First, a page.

The cave itself is the largest recess cave in Ohio. It measures 700 feet from one side to the other and is 100 feet from back to front. A branch of the East Fork of Queer Creek flows over the ninety foot rim to a small pool below. It is a stunning sight to see.

When I photograph Ash Cave, I make images in the evening or early morning. The best time to see the flowing water is early to-mid spring after it has rained. Additionally, the cave itself is quite beautiful and is fascinating to explore. In front there is a huge rock and on the floor of the cave you’ll find sand from the walls. The cave is easy to reach on a one-half mile paved walkway which makes it wheelchair accessible.

Cedar Falls

This waterfall lies deep in a Hemlock forest making in my favorite area of the park. The early settlers thought the trees were cedars, thus came the name Cedar Falls. There is a trail that links Old Man’s Cave, Ash Cave and Cedar Falls. The trail is a twelve-mile round trip hike.

Cedar Falls, Hocking Hills State Park, Ohio

Cedar Falls is fifty feet high. While not the tallest waterfall in the Hocking Hills region, it does have the greatest volume of water running through it.

I like to photograph it in the later morning or early evening because the light has to penetrate through the thick forest. There are also Hemlock trees on either side of the falls and large rocks and a boulder in front of the waterfall. Obviously, these all make excellent foreground subjects. It is also fun to move in close and make tighter shots of the falls.

Photo Tips for Old Man’s Cave, Ash Cave and Cedar Falls

All three of these areas are grouped together since they all have waterfalls. I basically use the same philosophy when making images of each of these. I use a small aperture, f/11 to f/22, with f/22, of course, giving me the greatest depth of field. That generally provides me with the opportunity to use a slow shutter speed, anywhere from eight seconds to one-fifteenth of a second, allowing me to translate the flowing waterfall in a soft, ethereal effect on film.

Conkles Hollow Nature Preserve

Conkles Hollow is a rocky gorge, one of the deepest gorges in the state of Ohio. The hollow was named after W.J. Conkle whose name along with the year 1797, was carved into sandstone wall on the west side of the gorge.

There were two different trails. The first is a three-mile round trip hike that winds its way around the top of the gorge. The second is a one-mile round trip hike through the bottom of the gorge. I like to take the second trail to photograph the vegetation and also the creek that runs through the gorge.

There are wild ferns, many varieties of wildflowers (particularly in the spring) and various trees, including Hemlocks and maples. As you hike further down the trail you will discover a huge sandstone cliff. In fact, the vertical cliffs surround the trail leading up to the narrow half-mile ravine rising over 200 feet high. As the trail continues, the gorge narrows to only a distance of 300 feet from one cliff to another.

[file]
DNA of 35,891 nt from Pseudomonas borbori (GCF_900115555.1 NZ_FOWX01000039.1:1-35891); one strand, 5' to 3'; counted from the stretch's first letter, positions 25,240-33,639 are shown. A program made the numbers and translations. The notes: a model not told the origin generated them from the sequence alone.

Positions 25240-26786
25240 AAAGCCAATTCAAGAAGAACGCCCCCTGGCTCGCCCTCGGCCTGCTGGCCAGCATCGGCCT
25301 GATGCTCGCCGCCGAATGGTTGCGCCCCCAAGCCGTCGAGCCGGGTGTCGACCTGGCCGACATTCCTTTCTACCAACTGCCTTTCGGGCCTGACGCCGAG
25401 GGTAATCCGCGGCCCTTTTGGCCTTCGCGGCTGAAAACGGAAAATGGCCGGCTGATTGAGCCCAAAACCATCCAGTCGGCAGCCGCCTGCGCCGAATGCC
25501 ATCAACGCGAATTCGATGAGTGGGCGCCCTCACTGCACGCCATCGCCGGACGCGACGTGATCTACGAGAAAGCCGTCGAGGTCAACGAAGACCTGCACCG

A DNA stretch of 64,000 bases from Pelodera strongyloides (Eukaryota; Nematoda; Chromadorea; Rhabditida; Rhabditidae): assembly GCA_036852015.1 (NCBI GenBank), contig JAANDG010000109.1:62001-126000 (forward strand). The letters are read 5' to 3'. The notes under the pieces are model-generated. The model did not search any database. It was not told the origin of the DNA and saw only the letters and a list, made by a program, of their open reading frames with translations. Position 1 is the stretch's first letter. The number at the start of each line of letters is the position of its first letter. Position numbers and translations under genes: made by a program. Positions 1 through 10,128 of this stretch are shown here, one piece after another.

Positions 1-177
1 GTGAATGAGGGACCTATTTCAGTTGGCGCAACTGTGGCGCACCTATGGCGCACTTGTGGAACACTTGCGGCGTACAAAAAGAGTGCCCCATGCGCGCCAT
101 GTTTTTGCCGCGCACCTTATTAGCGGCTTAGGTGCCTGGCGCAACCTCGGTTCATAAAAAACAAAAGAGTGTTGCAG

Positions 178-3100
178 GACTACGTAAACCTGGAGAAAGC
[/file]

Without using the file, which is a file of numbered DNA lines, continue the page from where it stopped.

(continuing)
How I Photograph Conkles Hollow

When photographing in Conkles Hollow, I recommend that you photograph in the morning, because it faces the east. And, it goes without saying, that a slow speed film with good saturation will best reproduce the vivid greens of the gorge. If the wind kicks up and blues the vegetation, it could be seen as ruining your images. However, sometimes experimenting with blurring vegetation can be pretty interesting, too.

Rock House

This is truly the most difficult area for me to photograph in the park. It is also one of the toughest and roughest trails to hike.

The Rock House is the only true cave in the Hocking Hills region. It is a tunnel-like corridor within a 150-foot high cliff of Blackhand sandstone. It has a ceiling of twenty-five feet, while the main part of the corridor is 200 feet long and 20 to 30 feet wide. The corridor was eroded out of the middle zone of the Blackhand sandstone.

Rock House area, Hocking Hills State Park, Ohio

Over the past several thousand years, nature has hewn out seven Gothic arched windows and great sandstone pillars which hold up a massive roof. There have been many residents at the Rock House over the centuries, especially early Native Americans. Small roles and recesses in the back of the Rock House served as small ovens for the people who lived in the cave. When they would build fires in the holes, the rock would become heated on all four sides and the food would be baked. there are also troughs dug out of the stone floor of the cave. when it rained heavily, springs of water came out of the sandstone and ran into the troughs which when filled up ran across the floor out of the windows. So, whoever lived in the Rock House had found a way to create a small supply of water.